Beechwood fires are bright and clear, If the logs are kept a year, Chestnut’s only good they say, If for logs ’tis laid away.
Make a fire of Elder tree, Death within your house will be; But ash new or ash old, Is fit for a queen with crown of gold.
Birch and fir logs burn too fast, Blaze up bright and do not last, it is by the Irish said Hawthorn bakes the sweetest bread. Elm wood burns like churchyard mould, E’en the very flames are cold, But ash green or ash brown, Is fit for a queen with golden crown. Poplar gives a bitter smoke, Fills your eyes and makes you choke, Apple wood will scent your room, Pear wood smells like flowers in bloom, Oaken logs, if dry and old, keep away the winter’s cold, But ash wet or ash dry, a king shall warm his slippers by.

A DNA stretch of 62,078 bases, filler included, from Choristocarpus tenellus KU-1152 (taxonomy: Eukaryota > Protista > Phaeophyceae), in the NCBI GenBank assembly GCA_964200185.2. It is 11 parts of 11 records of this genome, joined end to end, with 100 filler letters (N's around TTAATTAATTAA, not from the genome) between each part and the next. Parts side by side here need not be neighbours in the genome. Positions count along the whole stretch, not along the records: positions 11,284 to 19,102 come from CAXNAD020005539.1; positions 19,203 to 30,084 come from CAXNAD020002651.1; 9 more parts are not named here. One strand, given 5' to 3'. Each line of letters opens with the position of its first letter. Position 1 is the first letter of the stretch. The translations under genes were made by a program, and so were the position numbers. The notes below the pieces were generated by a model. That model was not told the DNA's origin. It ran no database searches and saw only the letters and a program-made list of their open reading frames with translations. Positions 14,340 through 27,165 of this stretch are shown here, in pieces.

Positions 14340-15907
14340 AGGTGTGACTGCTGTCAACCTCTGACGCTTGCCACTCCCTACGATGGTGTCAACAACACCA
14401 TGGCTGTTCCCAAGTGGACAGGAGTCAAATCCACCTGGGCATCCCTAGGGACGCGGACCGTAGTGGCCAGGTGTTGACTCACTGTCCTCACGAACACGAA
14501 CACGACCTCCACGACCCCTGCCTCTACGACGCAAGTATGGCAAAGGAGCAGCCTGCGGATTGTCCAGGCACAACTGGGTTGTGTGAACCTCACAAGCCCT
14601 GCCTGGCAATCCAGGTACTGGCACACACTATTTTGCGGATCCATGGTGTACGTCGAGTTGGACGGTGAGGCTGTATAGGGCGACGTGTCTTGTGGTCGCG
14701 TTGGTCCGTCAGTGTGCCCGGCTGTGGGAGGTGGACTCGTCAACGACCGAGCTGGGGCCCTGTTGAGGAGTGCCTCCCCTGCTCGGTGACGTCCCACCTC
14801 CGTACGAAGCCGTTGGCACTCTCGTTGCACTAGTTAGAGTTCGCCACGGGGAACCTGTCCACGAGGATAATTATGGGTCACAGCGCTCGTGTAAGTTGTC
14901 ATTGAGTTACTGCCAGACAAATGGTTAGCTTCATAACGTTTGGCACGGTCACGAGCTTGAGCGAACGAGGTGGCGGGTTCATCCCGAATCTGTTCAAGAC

The firewood poem was written by Celia Congreve, is believed to be first published in THE TIMES newspaper on March 2nd 1930.© by owner.